And similarly, always politically timed, I was in this class fall 2016, during the presidential election. And we had placements in the local community, where we could interact with Spanish speakers. And so, I got placed in the Spanish-speaking church in Westchester, which was just a great overlap of my studies, in my faith, in my political understanding at the time. Because I was tasked to create an election preparation class. And so, this church had created some classes for attendees of the church to improve their English, or to help their kids with homework help. But then, there was this other class, that was for people who had recently become citizens to prep for the election. And the pastor of the church had told me, just be apolitical, and I just want you to talk about what is a referendum? And how do you find your polling station? And what should we be paying attention to in prepping for the elections? What dates are important? And really stepping back, and seeing the electoral system in that way, and in the eyes of recently naturalized citizens, was incredible.

And it really pushed me in my Spanish, and in my studies of Latin American politics, and of domestic politics, and all of that. So then, after that, I stepped more into the professional side by doing two internships with the government. One with the U.S. Department of State, and in Ecuador, where I later studied abroad. I did an internship with the U.S. Embassy in Quito in the public affairs section. And it really gave me the U.S. perspective on Ecuadorian politics and the life of diplomats of foreign service officers abroad. Growing up, you always hear about diplomats, and what they do.

Jacob Bruggeman:

The mysterious life of international luxury.

Emily Tatum:

Right. You don't really understand what their day-to-day life looks like. And getting to be with them, and sitting at the lunch tables with foreign service officers, hanging out with them on the weekends, going on trips, joking with them. I mean, it just gives you a completely different window into their lives, and into the profession. And that's what internships are supposed to do. The following summer, I wanted to get the D.C. perspective. And so, I ended up in an internship with the Department of Defense at the Pentagon in the Office of the Secretary of Defense for Western Hemisphere Affairs. Long title. Basically, it's the secretary of defense's policy wing on Latin American policy and Canadian policy.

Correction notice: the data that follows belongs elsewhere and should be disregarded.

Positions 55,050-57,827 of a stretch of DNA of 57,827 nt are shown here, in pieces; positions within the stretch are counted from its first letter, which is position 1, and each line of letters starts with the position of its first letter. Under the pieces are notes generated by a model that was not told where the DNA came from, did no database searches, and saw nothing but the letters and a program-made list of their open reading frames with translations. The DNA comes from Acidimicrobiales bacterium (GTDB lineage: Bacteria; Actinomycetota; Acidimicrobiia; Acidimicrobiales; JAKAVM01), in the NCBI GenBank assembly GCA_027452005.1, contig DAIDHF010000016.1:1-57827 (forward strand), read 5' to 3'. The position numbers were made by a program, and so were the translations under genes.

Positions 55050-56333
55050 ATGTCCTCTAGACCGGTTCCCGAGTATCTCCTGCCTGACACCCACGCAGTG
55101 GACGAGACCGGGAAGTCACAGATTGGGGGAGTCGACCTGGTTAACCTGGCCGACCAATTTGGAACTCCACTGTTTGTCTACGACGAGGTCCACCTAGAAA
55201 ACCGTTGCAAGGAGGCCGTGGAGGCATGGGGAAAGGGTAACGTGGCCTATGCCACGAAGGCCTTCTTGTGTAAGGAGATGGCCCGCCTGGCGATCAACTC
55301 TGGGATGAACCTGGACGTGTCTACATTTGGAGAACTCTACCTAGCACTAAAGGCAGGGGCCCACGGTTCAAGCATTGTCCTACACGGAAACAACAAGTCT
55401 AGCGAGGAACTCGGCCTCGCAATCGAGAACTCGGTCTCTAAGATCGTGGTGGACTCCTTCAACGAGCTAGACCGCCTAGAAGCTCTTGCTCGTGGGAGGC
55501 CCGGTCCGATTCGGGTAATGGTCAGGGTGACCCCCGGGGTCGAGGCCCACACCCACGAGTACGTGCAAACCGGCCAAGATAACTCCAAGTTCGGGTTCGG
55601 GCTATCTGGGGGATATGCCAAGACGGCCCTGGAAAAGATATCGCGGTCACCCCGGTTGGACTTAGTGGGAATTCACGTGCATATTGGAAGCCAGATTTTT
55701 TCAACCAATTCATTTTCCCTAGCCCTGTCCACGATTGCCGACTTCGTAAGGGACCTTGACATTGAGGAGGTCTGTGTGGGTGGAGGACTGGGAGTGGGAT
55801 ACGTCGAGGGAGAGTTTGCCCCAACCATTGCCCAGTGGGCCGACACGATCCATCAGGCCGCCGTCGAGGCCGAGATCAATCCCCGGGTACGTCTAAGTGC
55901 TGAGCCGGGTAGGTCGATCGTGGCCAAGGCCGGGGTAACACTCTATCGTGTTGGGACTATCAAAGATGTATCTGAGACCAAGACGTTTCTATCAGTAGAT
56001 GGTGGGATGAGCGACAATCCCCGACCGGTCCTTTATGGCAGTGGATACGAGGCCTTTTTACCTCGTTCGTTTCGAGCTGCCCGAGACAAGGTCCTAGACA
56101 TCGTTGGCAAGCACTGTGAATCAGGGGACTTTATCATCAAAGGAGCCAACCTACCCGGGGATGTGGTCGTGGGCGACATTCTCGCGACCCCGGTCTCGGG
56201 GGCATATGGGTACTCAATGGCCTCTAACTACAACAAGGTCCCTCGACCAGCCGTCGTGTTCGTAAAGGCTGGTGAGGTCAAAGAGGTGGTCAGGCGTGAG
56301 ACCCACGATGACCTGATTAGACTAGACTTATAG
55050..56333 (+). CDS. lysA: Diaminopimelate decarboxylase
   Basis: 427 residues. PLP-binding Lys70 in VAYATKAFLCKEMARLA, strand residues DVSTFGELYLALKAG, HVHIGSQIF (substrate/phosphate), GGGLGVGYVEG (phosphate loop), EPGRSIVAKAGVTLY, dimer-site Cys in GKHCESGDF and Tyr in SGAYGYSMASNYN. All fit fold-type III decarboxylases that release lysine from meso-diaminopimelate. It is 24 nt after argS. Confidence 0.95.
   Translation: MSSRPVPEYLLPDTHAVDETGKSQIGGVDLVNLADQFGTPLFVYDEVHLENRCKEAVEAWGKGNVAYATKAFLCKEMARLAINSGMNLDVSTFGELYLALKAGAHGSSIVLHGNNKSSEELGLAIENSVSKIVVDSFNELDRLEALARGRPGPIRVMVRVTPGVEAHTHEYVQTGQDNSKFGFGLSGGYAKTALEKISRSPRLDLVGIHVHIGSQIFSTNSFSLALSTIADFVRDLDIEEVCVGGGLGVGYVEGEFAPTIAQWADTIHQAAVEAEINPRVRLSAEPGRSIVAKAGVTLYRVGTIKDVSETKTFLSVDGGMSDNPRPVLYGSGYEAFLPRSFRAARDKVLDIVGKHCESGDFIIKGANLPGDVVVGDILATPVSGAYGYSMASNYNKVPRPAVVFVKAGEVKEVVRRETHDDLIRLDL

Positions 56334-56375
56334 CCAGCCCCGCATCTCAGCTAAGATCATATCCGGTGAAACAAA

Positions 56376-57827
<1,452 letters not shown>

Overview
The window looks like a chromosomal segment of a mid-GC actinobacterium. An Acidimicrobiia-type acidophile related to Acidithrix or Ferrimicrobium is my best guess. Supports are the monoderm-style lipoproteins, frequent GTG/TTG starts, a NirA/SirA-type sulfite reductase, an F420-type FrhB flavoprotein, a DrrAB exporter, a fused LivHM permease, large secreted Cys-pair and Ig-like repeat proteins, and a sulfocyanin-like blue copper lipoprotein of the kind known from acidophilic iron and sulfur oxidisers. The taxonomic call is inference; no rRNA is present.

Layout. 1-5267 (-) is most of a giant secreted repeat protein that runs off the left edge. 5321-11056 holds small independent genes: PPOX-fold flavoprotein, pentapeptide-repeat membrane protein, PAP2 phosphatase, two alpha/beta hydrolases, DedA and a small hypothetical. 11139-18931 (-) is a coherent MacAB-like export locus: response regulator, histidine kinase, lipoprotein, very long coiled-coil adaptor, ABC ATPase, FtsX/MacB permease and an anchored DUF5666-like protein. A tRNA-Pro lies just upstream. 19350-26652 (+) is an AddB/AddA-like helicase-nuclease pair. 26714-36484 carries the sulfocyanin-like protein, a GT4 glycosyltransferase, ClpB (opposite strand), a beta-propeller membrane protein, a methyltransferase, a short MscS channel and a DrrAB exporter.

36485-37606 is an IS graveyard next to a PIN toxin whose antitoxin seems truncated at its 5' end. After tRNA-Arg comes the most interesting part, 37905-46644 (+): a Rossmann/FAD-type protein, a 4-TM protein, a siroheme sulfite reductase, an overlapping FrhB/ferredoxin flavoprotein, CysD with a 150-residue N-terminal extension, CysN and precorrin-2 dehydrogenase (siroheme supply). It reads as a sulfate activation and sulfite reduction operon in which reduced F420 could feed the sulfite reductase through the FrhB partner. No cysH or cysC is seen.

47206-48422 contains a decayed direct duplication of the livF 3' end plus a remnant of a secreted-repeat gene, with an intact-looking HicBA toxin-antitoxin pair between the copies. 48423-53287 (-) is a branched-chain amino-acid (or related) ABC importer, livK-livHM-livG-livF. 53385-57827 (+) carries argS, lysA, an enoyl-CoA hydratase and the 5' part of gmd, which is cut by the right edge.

And so, throughout the summer, I was able to just meet lots of people, both in the department and outside the department. Miami alumni who are based in D.C. and start to understand what does the policy sphere look like in D.C.? What does it look like to be in the defense apparatus? And the defense side of Latin American policy, opposed to the more political diplomatic side of the state department? And it just gave me a window into what my life could be in D.C. we have so many friends in the political science department who are now based in D.C., either recent graduates or people who are there for summer internships. And returning there seems very natural. I know, in the near future, I’ll end up there. And in a great way with many other Miami students.

Jacob Bruggeman:

It's always an interesting time, as Dr. Haney says, to study foreign policy. Because, in part, it's fluid and, in part, it's developing. Things are developing for us, on the verge of graduation here at Miami University. So tell us what's on the horizon, or what may be on the horizon?

Emily Tatum:

So, I’m constantly thinking about this question. And I have a few things that I’ve applied for and I’m waiting to hear back on. One, primarily is with the Fulbright U.S. student program that's supported by the Department of Education in the U.S. that allows you to study, or serve as an English teaching assistant, or do a graduate program in another country. So I’ve applied to Columbia in South America. I would love to be placed as an English teaching assistant, helping out with University classrooms there, and serving as a resource, as a native English speaker.

So that's one option, and I hope the likely option. But if not Colombia, then I would love to return to D.C. I have applied to a few different jobs there, both in think tanks and private organizations. And after that, I would eventually like to do my masters in international affairs and enter into the State Department. 

Jacob Bruggeman:

Excellent. Well, thank you, Emily. It sounds like many an exciting opportunity are on the horizon.

Emily Tatum:

Yeah. Thanks for having me on.

Outro:

Emily Tatum is a senior at Miami University, where she studies international studies, political science, and Latin American studies. She plans to graduate this May.

Major Insight a production of Miami University and the Reframe podcast. If you enjoyed this episode, please share it with a friend. It’s available for free on Apple Podcasts, Sound cCoud, and on Google Play Music.

Major Insight

 

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Major Insight is a production of Miami University and the Reframe podcast. This is where we showcase successful students, their promising new research, and its relevance in our world.

Host Jacob Bruggeman

Jacob Bruggemam

The Major Insight podcast is hosted by Jacob Bruggeman. Bruggeman, a Miami Honors student and double-major in History and Political Science created the podcast to feature stories of students navigating 21st century academic life.